The university will be unable to conduct an investigation into a particular incident or pursue disciplinary action against a perpetrator if a victim chooses to (1) speak only to a physician, professional counselor, clergy member, sexual assault counselor, domestic violence counselor or advocate; and (2) maintain complete confidentiality. Even so, these individuals will assist victims in receiving other necessary protection and support, such as victim advocacy, disability, medical/health or mental health services, or legal services, and will advise victims regarding their right to file a Title IX complaint with the university and a separate complaint with local or university police. If a victim insists on confidentiality, such professionals, counselors and advocates will likely not be able to assist the victim with: university academic support or accommodations; changes to university-based living or working schedules; or adjustments to course schedules. A victim who at first requests confidentiality may later decide to file a complaint with the university or report the incident to the police, and thus have the incident fully investigated. These counselors and advocates can provide victims with that assistance if requested by the victim. These counselors and advocates will also explain that Title IX includes protections against retaliation, and that the university will not only take steps to prevent retaliation when it knows or reasonably should know of possible retaliation, but will also take strong responsive action if it occurs.
EXCEPTIONS: Under California law, any health practitioner employed in a health facility, clinic, physician's office, or local or state public health department or clinic is required to make a report to local law enforcement if he or she provides medical services for a physical condition to a patient/victim who he or she knows or reasonably suspects is suffering from (1) a wound or physical injury inflicted by a firearm; or (2) any wound or other physical injury inflicted upon a victim where the injury is the result of assaultive or abusive conduct (including Sexual Violence, Domestic Violence, and Dating Violence). This exception does not apply to sexual assault and domestic violence counselors and advocates. Health care practitioners should explain this limited exception to victims, if applicable.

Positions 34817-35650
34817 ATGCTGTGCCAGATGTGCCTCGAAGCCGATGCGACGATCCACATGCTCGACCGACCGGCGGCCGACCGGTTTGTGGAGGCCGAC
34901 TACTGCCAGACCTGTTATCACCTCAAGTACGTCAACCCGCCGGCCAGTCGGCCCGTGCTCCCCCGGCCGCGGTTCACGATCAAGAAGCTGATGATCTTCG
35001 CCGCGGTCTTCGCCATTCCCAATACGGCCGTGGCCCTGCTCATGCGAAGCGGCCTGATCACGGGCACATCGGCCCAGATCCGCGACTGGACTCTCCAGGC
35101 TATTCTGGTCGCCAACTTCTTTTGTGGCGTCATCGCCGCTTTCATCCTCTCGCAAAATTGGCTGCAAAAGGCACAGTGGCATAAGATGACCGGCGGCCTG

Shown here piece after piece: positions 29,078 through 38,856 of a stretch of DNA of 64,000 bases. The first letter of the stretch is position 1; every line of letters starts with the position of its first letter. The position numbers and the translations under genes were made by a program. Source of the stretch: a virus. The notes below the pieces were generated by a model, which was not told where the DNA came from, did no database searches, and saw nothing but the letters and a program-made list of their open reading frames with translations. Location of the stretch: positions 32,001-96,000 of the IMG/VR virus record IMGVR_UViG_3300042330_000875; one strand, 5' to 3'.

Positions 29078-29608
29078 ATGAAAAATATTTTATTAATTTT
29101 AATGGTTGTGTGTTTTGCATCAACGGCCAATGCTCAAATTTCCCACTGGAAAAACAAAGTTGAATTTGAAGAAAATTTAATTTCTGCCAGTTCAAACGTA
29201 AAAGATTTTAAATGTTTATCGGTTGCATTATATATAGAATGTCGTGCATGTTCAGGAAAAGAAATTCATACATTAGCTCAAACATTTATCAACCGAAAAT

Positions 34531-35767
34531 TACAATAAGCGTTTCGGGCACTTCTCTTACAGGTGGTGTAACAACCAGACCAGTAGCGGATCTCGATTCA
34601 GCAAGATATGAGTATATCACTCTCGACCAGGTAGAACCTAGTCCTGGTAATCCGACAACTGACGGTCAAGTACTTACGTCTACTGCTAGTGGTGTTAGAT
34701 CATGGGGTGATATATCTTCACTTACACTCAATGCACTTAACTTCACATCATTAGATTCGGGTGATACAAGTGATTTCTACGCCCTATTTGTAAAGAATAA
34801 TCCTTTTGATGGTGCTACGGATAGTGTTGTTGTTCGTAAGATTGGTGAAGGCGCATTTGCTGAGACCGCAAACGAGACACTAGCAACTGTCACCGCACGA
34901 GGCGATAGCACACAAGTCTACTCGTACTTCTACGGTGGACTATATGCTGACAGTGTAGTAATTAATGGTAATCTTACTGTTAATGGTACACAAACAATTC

Additionally, under California law, all professionals described above (physicians, psychotherapists, professional counselors, clergy, and sexual assault and domestic violence counselors and advocates) are mandatory child abuse and neglect reporters, and are required to report incidents involving victims under 18 years of age to local law enforcement. These professionals will explain this limited exception to victims, if applicable.
Finally, some or all of these professionals may also have reporting obligations under California law to (1) local law enforcement in cases involving threats of immediate or imminent harm to self or others where disclosure of the information is necessary to prevent the threatened danger; or (2) to the court if compelled by court order or subpoena in a criminal proceeding related to the Sexual Violence incident. If applicable, these professionals will explain this limited exception to victims.
Reporting to University or Local Police. If a victim reports to local or university Police about sexual violence, the police are required to notify victims that their names will become a matter of public record unless confidentiality is requested. If a victim requests that his/her identity be kept confidential, his/her name will not become a matter of public record and the police will not report the victim's identity to anyone else at the university, including the Title IX Coordinator. university Police will, however, report the facts of the incident itself to the Title IX Coordinator being sure not to reveal to the Title IX Coordinator victim names/identities or compromise their own criminal investigation. The university is required by the federal Clery Act to report certain types of crimes (including certain sex offenses) in statistical reports. However, while the university will report the type of incident in the annual crime statistics report known as the Annual Security Report, victim names/identities will not be revealed.